‘Primed for growth’: Louisville, Rockford mayors detail community visions
By Iva Butler | (email@example.com)
Growth is in the future for the Blount County communities of Louisville and Rockford, according to their mayors.
Louisville is the fastest-growing municipality in Blount County and Rockford wants to maintain its current family-oriented quality of life through growth.
Those were the respective messages delivered by Louisville Mayor Tom Bickers and Rockford Mayor Carl Koella III at a legislative briefing Wednesday morning hosted by the Blount Chamber Partnership.
The mayors of Townsend and Friendsville had agreed to be part of the session, but later said they could not make it, organizers said.
“We’re primed for growth and we’re now open for business,” Bickers said. “We’re excited about the future of Louisville.
“Look at where Knoxville is and Farragut and Turkey Creek. Louisville is half way between (many work areas),” he said.
“The total square area within the municipality of Louisville is basically the size of Alcoa and Maryville. It’s a little bit behind Alcoa, which is a little bit behind Maryville (in size).”
“Based on the census, Louisville is the fastest-growing municipality in Blount County,” Bickers added.
“The population is greater than Townsend, Friendsville and Rockford combined, yet it has the lowest residential density of any municipality in Blount County,” he said.
In recent years a renewed sense of community vision has arisen, Beckers said. Louisville is going to be a suburban neighborhood community with a high level of community involvement, he said.
Government intervention will be limited. Property values will be protected by the town through zoning. Quality community growth will be in partnership with the government.
He is committed to no property tax in Louisville.
He is also committed to a strong partnership with Blount County government and with Alcoa. If the town is to prosper, it must realize Alcoa and Louisville have to coexist, he said.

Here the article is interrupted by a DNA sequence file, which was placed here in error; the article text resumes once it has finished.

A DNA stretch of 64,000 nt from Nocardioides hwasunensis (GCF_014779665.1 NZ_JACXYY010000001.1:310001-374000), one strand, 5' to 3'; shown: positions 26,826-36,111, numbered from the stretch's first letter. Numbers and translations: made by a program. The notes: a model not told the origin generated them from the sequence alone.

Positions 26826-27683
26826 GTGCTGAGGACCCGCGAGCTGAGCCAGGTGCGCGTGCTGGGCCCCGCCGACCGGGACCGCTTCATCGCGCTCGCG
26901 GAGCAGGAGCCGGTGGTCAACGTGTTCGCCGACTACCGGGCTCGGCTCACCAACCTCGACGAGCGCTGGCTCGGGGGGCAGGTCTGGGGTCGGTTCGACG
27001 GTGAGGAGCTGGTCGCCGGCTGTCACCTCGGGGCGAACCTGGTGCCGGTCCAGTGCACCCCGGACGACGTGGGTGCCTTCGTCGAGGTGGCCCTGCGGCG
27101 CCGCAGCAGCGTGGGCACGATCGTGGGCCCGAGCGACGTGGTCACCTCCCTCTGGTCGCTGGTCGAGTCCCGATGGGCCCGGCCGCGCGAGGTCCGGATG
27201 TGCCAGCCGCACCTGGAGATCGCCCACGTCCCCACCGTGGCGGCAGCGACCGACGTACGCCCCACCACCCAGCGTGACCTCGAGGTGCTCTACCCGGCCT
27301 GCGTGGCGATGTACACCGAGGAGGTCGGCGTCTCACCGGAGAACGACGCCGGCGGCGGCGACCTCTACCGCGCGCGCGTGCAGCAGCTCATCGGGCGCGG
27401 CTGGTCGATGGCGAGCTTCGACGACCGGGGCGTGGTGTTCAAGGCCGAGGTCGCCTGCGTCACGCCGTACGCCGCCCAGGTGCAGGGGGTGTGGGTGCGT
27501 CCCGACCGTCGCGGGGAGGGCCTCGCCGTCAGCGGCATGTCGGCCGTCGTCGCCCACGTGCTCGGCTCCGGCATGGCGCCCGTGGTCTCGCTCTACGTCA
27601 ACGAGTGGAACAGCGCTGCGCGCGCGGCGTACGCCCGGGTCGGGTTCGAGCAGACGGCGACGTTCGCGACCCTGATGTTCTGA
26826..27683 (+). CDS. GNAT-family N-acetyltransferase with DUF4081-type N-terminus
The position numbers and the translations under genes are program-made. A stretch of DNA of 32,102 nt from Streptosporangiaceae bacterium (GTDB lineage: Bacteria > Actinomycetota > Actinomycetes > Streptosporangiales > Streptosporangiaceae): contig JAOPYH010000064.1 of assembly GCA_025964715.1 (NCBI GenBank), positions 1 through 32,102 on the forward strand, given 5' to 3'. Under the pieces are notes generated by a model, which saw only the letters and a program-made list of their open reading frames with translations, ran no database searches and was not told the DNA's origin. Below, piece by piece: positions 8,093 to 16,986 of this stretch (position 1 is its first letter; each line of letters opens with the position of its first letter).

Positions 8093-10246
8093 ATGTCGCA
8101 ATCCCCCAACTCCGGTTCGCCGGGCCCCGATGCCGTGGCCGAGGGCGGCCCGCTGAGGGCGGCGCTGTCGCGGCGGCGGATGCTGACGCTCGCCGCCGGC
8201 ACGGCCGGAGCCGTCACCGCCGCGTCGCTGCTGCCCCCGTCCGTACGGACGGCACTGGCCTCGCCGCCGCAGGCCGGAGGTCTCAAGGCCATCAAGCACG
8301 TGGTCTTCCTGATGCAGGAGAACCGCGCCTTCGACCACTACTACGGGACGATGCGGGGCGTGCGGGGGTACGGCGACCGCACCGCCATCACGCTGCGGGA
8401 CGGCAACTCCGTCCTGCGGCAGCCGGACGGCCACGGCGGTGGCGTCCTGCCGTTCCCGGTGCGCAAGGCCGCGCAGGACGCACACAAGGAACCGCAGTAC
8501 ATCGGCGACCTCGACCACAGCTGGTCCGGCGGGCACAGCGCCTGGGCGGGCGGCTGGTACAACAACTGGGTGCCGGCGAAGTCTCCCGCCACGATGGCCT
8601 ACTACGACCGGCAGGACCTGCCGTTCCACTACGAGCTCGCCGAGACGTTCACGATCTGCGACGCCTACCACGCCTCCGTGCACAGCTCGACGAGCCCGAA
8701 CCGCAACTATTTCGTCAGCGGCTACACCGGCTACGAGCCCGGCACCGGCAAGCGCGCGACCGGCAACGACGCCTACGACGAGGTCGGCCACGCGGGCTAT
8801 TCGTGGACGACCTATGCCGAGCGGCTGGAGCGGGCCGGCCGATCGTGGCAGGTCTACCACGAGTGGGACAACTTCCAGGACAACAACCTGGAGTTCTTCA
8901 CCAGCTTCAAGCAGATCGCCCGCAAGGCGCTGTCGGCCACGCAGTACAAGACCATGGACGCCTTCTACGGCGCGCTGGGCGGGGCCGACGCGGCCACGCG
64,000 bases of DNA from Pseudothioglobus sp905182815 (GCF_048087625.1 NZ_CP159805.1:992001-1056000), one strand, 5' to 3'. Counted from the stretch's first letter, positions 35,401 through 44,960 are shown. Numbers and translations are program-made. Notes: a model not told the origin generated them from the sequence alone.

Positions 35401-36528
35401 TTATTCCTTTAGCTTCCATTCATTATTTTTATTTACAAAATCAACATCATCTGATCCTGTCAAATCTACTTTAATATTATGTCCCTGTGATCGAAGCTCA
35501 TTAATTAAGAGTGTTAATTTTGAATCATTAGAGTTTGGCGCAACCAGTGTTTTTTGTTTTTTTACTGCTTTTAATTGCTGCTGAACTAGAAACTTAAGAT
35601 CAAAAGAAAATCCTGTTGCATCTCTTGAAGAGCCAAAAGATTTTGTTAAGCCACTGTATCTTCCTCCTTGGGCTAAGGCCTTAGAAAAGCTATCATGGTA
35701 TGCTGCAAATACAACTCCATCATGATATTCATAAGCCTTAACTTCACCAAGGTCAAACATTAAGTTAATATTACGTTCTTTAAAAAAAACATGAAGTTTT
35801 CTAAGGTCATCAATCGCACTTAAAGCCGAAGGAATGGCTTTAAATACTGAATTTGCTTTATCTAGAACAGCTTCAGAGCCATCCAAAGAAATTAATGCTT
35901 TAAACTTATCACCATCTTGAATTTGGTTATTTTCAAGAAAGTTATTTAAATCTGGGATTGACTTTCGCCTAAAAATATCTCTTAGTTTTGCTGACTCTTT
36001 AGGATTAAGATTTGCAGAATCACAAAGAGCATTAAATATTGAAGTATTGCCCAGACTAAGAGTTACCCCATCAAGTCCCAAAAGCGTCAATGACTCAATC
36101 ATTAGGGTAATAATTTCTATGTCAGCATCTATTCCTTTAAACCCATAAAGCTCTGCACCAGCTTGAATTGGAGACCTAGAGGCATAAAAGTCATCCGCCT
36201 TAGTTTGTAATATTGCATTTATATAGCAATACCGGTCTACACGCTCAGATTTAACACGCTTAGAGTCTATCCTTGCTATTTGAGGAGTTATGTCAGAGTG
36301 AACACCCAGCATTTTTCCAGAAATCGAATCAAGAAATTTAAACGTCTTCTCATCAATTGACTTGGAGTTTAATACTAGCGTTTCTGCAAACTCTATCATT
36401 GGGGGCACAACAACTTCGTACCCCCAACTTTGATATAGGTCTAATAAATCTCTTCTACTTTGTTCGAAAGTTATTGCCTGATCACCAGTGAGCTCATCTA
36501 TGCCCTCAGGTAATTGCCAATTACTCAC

“We don’t want to have the big box stores and the shopping centers like Alcoa. At the same time, those stores are needed. A residential community like Louisville is needed to support that, Bickers said.
“The vision is for Louisville Town Hall to be the centerpiece of the community, a place to celebrate our community,” he said, pointing out that the town saved $500,000 for the new building and the community more than matched that.
The town hall has a community room that he wants to be a community meeting place. It is busy almost every weekend. People rent it for celebrations like birthdays, anniversaries and weddings.
In the next two weeks he expects a new soccer and recreation field to be done below the maintenance building on city property below town hall.
There is already a bike and walking trail around the area.
Koella said the financial crisis is hitting his city just like other communities.
“Revenues declined 34 percent in four years,” he said. “We have no municipal debt or property taxes, nor do we intend to. We have to live within our means and be careful.”The city just completed a paving program of the post office parking lot, a section of Self Hollow Road, Elm Street, Ann Emert Road, East and West Church Street, Old Gym Road and White Pine Lane.
The parks have been improved through private donations. This included 1,000 donated daffodil bulbs, which the city has planted.
“There are over 100 children in football, wrestling and cheerleading, programs,” he said.
Repair work on the bridge over Little River “which has slowed traffic, should be finished in September instead of October if the weather holds,” he said.
Royal Metal Powders has expanded in Littlebrook Industrial Park and added a railroad spur. This is going to mean 60 new jobs, he said.
“Rockford does not do well without volunteers and we’re blessed to have them,” Koella said.
After their talks, the mayors were asked to identify the biggest challenges facing their towns.
“We want to maintain our quality of life, make sure this is a good place to raise a family, keep it a quiet place with a lot of green space and quality along the river,” Koella said.
Bickers said “the biggest challenge to our community is building a community vision.”
He said there are 10 to 15 percent who want the city to move forward and a vast majority in the middle, but there is another segment that is divisive.
He called the 10 to 15 percent that are divisive “cave people or boulder people.” He said they constantly put boulders in the front of the others that have to be dealt with.
Bickers and Koella both said County Mayor Ed Mitchell had been very helpful in providing them with planning help after the state planning office closed.
Blount County Commissioner Gerald Kirby, who represents the Louisville area, said he is trying to work it out so they can get marriage licenses, passports and other documents at town hall instead of having to come to the Courthouse.